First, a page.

Jeff Feeler

What I can tell you right now is we service refineries in two different ways. We handle landfill type streams for stabilization and capsulation and direct landfill. Those we would hope would increase project work throughout the summer. Thermal however, we’re pretty much running near capacity and we’re hoping to stay at capacity for the rest of the year. So the opportunity to grow dramatically in thermal even if there is more refinery work out there, it’s going to be difficult for us to capitalize on there right now until we have our new permit and our new treatment capabilities.

Tim O’Toole – Tetra Capital Management

Yes, I think you touched on the timing of that, would you remind me what that was?

Jeff Feeler

I’ll let Simon answer that.

Simon Bell

Yes, we’re going to be submitting the RCRA Permit and that should be prepared by Q2 of 2013, say mid-2013. What’s more difficult is to predict how long it takes to get to obtain approval on that permit. It can range quite a bit depending on regulatory reviews and the levels of public interest. So it’s a tough one to really give a specific date, but I can say we’ll be submitting here by mid-2013.

Tim O’Toole – Tetra Capital Management

What seems to be typical although, is it a quarter or is it all – does that go into some of the morass [ph] or does it relates to some of the morass that [ph] – can be the EPA if they decide that they don’t want capacity anymore?

Simon Bell

A lot of influencing factors but it can take as little as six to nine months, it can take as much as say two years. It really depends on the level of complexity, the level of public interest and certainly we’ll do everything within our control to expedite the process and to make sure that the submittal was technical complete thereby making it the shortest timeframe possible.

Tim O’Toole – Tetra Capital Management

But the near term dynamics sounds like – that backdrop in terms of pricing sounds like it makes the pricing in the thermal area potentially quite robust as they can get tired and people are looking for homes for that?

Jeff Feeler

Correct. That’s correct.

Tim O’Toole – Tetra Capital Management

Okay, thanks very much for that.

Simon Bell

And then the – you want me to remind me of your question, on the nuclear business one more time?

Jeff Feeler

Small facilities coming off, because of the lower price of natural gas.

Tim O’Toole – Tetra Capital Management

Yes, exactly and just a lot of these things are very old and locally folks are scratching their head whether it makes sense to put more money into them and go through – jump in incremental regulatory hoops when the backdrop there seems like the (inaudible) just to see them go away they can.

Jeff Feeler

Yes, this is Jeff I’ll just address that. If more of these clients come offline, it creates a better opportunities for us. As they come offline, it takes many years for them to actually get into a place where we would actually receive waste on them plus we have to go through the exemption process and other things but it does create long-term opportunities for us and it is good for our business.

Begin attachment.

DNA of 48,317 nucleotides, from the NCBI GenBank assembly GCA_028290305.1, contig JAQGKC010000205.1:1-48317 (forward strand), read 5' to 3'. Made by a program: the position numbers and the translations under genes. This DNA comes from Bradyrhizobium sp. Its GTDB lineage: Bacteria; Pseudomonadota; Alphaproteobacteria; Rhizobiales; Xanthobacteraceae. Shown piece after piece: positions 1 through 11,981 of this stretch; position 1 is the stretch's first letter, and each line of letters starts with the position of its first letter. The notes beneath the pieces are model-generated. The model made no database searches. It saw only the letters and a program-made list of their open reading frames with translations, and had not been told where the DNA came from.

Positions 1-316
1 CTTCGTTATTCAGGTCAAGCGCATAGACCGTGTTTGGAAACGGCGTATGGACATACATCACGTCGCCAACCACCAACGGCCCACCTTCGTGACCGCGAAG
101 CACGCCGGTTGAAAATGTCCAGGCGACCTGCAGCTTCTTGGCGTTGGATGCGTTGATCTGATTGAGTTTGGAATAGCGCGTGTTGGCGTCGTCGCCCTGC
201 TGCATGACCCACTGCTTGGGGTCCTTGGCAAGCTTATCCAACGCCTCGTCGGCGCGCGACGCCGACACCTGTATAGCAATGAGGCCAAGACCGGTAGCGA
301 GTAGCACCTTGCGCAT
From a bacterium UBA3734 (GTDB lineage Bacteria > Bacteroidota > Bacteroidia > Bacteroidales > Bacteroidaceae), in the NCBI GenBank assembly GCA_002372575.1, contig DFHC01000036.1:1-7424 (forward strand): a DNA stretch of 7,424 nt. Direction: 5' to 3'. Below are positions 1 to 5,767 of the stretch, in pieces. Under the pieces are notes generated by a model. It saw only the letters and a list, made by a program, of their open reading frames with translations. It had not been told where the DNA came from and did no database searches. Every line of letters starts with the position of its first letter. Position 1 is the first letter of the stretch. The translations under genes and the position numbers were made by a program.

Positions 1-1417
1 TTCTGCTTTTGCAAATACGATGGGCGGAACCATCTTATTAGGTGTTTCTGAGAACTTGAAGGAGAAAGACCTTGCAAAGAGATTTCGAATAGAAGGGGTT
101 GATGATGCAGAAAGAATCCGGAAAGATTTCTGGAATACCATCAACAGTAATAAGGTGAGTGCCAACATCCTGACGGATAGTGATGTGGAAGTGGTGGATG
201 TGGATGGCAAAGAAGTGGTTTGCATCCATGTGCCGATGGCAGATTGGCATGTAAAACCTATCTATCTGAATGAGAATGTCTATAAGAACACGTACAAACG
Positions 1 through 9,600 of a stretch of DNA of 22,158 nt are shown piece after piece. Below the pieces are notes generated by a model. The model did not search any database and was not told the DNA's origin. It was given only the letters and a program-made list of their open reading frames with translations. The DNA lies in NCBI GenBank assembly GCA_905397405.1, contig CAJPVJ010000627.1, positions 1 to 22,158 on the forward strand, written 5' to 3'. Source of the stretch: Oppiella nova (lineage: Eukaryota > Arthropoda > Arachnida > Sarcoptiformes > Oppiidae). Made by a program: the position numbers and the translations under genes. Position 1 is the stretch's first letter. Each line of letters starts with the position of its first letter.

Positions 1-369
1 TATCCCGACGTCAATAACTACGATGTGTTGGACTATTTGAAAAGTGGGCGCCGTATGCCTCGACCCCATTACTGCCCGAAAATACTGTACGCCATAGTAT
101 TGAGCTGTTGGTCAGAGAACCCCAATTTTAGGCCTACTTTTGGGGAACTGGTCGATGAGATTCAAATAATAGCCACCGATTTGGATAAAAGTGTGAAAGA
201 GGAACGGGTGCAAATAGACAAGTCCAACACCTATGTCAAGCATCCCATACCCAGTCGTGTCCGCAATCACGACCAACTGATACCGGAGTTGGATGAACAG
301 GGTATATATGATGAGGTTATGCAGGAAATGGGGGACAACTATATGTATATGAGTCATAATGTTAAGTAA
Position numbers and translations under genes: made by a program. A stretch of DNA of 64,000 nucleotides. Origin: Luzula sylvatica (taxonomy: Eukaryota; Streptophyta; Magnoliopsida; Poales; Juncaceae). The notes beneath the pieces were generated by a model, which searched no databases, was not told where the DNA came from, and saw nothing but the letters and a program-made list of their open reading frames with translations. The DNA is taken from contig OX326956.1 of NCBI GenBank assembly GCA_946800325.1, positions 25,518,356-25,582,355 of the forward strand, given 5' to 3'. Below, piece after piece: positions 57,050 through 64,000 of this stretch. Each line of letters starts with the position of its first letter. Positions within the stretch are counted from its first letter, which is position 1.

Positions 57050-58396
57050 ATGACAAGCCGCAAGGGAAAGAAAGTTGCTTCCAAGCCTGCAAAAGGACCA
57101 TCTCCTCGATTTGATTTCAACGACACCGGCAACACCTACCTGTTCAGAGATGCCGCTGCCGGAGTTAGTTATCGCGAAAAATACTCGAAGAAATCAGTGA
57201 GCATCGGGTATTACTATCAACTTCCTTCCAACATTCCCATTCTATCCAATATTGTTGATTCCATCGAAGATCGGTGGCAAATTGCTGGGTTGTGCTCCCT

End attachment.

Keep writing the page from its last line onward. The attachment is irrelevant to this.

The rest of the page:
Tim O’Toole – Tetra Capital Management

Right, okay. But it is – I am right and that is that tends to be very long timeline, you are speaking about the Westinghouse dynamic and obviously you have a very good visibility now that it’s sort of established in the tables that some of these things are just – people are just beginning to scratch their head about the dynamics for what they are going to do about and when. Okay, that’s awesome, thanks very much for the feedback.

Jeff Feeler

Thank you.

Operator

Your next question comes from the line of Edward Heil [ph]. Please proceed.

Edward Heil

Gentlemen?

Jeff Feeler

Good morning, Ed.

Edward Heil

Good morning. First of all I want to thank everybody for such a good year under some pretty adverse conditions doing such a terrific job?

Jeff Feeler

Thank you.

Edward Heil

I just have one question. You gentlemen have been doing pretty good. It looks like a good year ahead of us also and the shareholders would be looking at any increase in dividends?

Jeff Feeler

Well Ed, as you know we evaluate our dividend policy on an annual basis and the Board will continue to evaluate that and look at our capital allocation and what’s best for our shareholders, whether redeploy those funds back into the business and grow through capital appreciation or giving it back to the shareholders then and we’ll be reviewing that process. At this time, we have no intention of cutting the dividends, but we’ll definitely be looking at what the proper level is on a go-forward basis at the – probably in the May timeframe.

Edward Heil

As you know as shareholders are very happy with the dividend that you have now and of course as the company does better, a little increase always makes us even more happy, but thank you again.

Jeff Feeler

Understand. Thank you so much, Ed.

Operator

(Operator Instructions) There are no further questions in the queue at this time. I would now like to turn the call over to Jeff Feeler for closing remarks.

Jeff Feeler

All right. Well I want to thank everybody for joining the call today and the interest in the company and we’ll look forward to talking with you at the Q1 call. Thank you so much.

Operator

Thank you for your participation in today’s conference. This concludes the presentation. You may now disconnect. Have a great day.